The ever-busy Ikorodu Road and Western Avenue are not spared. Failed portions dot most bus-stops, hindering free flow of traffic and causing accidents.
From time to time, people have questioned the whereabouts of the state government and even the local governments.
In the past, while the state government concentrated on major roads, local governments were given the task of fixing some inner roads. Under the immediate past government, the two tiers of government went to sleep, leaving the people to suffer. Lagosians spent more time constantly repairing their vehicles due to the state of roads in city.
To bring development closer to the people, that state government in 2004 created out 37 development councils from the existing 20 local government areas, yet nothing has changed. This is why Lagosians feel that under the Sanwo-Olu government, things must change. He must put the local governments and council development areas to work for the benefit of Lagosians.
So bad are roads and other infrastructure in the state that The Economist Intelligence Unit and World Bank in their 2018 Global Liveability Index recently, ranked it the third worst city for humans to live in the world. The state was ranked 138 out of the 140 cities considered for the ranking. This, however, was a slight improvement from the 2017 ranking, where the country was ranked 139th out of 140 cities on the index.
According to the ranking, Lagos only outperformed Dhaka in Bangladesh and Damascus in war-torn Syria. Out of an overall score of 100, Lagos was rated 38.5 points.
The ranking was based on social stability, healthcare, education, culture and environment and infrastructure. Other African cities that featured on the index were Dakar (Senegal), which was ranked 131 out of 140; Algiers (Algeria) – 132; Doula (Cameroun) – 133; Tripoli (Libya) – 134 and Harare (Zimbabwe) – 135.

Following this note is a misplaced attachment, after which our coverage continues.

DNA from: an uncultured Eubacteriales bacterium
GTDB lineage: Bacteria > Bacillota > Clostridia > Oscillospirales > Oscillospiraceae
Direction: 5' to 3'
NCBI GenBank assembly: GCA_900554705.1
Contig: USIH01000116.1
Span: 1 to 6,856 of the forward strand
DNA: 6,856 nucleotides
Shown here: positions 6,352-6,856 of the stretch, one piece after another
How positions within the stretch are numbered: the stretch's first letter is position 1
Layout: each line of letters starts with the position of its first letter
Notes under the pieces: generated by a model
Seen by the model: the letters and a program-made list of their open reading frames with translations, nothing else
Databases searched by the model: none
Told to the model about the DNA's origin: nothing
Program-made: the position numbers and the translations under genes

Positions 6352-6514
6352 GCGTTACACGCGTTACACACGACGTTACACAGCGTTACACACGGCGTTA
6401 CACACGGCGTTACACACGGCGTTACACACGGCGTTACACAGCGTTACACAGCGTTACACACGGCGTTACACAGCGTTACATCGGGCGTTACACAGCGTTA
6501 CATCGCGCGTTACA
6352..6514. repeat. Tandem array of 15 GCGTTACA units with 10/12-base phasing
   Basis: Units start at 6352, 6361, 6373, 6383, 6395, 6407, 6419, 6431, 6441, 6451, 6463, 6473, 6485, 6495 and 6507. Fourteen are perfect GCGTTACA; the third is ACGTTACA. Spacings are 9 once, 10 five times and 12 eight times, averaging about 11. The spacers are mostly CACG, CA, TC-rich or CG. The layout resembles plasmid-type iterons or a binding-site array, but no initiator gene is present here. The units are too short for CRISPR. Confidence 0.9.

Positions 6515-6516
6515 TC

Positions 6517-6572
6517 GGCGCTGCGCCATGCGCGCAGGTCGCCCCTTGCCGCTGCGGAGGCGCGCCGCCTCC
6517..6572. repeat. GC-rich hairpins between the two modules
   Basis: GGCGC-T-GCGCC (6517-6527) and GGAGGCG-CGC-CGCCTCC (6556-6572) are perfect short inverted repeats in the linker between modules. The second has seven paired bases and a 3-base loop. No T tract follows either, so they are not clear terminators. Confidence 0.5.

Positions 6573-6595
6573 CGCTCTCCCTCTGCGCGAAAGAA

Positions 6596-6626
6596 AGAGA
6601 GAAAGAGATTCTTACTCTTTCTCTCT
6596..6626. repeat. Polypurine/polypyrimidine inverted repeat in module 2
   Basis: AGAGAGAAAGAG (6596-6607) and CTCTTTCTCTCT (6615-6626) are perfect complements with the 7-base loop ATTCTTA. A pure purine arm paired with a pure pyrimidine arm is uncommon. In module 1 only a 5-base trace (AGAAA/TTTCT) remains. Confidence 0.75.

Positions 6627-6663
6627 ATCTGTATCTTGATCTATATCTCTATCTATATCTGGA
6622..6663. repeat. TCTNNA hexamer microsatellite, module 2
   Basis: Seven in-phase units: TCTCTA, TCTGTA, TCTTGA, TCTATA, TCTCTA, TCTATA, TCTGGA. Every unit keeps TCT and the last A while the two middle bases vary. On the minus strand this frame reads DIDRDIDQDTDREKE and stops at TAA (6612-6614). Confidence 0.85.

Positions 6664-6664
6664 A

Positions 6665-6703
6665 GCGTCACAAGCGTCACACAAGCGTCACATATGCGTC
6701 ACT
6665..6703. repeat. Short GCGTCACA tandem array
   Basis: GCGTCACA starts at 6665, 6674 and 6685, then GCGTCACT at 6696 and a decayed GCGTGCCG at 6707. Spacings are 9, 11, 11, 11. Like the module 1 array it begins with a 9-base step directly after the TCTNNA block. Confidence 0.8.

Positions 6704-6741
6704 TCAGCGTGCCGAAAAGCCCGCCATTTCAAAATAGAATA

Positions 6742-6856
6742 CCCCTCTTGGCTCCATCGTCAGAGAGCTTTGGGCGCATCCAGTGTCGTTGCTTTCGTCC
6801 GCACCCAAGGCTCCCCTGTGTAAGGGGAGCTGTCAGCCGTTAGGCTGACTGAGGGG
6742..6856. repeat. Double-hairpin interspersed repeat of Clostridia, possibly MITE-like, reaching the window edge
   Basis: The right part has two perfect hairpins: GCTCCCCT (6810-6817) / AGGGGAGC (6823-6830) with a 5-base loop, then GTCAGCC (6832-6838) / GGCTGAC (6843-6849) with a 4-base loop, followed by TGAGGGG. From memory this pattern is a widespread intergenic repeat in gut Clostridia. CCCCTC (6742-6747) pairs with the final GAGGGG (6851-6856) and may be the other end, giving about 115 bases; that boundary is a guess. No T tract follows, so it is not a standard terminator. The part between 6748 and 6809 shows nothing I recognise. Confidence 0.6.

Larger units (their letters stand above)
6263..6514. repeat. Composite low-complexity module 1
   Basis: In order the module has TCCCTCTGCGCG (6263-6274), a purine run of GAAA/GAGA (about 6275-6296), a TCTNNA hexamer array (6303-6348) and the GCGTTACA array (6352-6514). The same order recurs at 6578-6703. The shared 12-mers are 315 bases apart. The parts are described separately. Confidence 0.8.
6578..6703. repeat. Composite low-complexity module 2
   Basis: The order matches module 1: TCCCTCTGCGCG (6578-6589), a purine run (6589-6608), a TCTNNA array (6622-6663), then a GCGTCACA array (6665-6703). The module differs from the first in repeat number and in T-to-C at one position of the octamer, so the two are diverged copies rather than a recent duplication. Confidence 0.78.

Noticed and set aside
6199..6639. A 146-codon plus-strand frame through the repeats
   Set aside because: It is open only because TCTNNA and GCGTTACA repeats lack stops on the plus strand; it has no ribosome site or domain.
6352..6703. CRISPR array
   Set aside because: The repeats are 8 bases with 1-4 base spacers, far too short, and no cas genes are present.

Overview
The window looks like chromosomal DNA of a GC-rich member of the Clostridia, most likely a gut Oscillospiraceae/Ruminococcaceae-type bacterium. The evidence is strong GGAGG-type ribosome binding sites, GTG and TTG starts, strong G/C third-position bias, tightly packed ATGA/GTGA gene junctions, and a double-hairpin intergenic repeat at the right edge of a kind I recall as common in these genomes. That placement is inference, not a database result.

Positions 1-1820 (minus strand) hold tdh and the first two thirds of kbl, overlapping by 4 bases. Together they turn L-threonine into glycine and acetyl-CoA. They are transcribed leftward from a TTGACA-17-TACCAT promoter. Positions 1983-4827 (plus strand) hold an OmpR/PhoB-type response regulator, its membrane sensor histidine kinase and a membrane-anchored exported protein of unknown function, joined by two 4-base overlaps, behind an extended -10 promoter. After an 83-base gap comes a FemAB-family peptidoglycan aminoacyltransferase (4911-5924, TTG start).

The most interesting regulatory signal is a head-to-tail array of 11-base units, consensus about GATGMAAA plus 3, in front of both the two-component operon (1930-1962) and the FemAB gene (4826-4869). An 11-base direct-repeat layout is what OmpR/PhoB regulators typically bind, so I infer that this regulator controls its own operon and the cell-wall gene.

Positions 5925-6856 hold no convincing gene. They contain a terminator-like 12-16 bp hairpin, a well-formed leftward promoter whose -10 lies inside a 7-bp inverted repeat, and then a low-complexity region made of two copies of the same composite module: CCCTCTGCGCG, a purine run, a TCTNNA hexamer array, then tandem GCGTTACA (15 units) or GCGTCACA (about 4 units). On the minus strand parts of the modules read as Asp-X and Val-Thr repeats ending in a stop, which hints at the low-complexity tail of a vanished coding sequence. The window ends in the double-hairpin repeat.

Vienna, the Austrian capital, was ranked the most liveable city in the world, as Melbourne finally lost the title after a seven-year reign. The Japanese city of Osaka was adjudged the third most liveable city.
To know that the state government gets about N50billion monthly from both internally generated revenue and allocation from the Federation Account, yet the roads are bad is most annoying to residents.
Initially, to divert attention and exonerate itself from the accusation of incompetence leveled against it, one of the dummies the state government sold to the people was to designate some roads as federal roads and regularly blame the federal government for neglecting the state. This narrative has since been defeated with the All Progressives Congress (APC) controlling the federal and state governments and a former state Governor, Babatunde Fashola leading the Federal Ministry of Works.
When Ambode assumed power in 2015, his first task was to complete the road projects which his predecessor failed to complete before leaving, immediately winning the hearts of Lagosians. Such road projects were Ago-Palace road up to Cele Bus Stop and others. Soon after, he embarked on flyovers in Ajah, Abule-Egba, Pen Cinema. In no time, the governor was hailed as a messiah. But all the praises showered on him soon vanished as Lagosians found it difficult to drive through even less busy roads. That was when it dawned on them that he had failed. Today, some portions of these same roads cause motorists nightmare.
Lagosians feel that one of the reasons why Ambode failed was his total disconnection from the people. They allude to the fact that he was hardly seen and felt by the people. This is why beyond releasing emergency hotlines to the public to call the state Public Works for immediate fixing of potholes and roads that need urgent repairs, Lagosians feel that Sanwo-Olu should frequently visit every nook and cranny of the state to see things for himself and what the people are suffering in order to address them.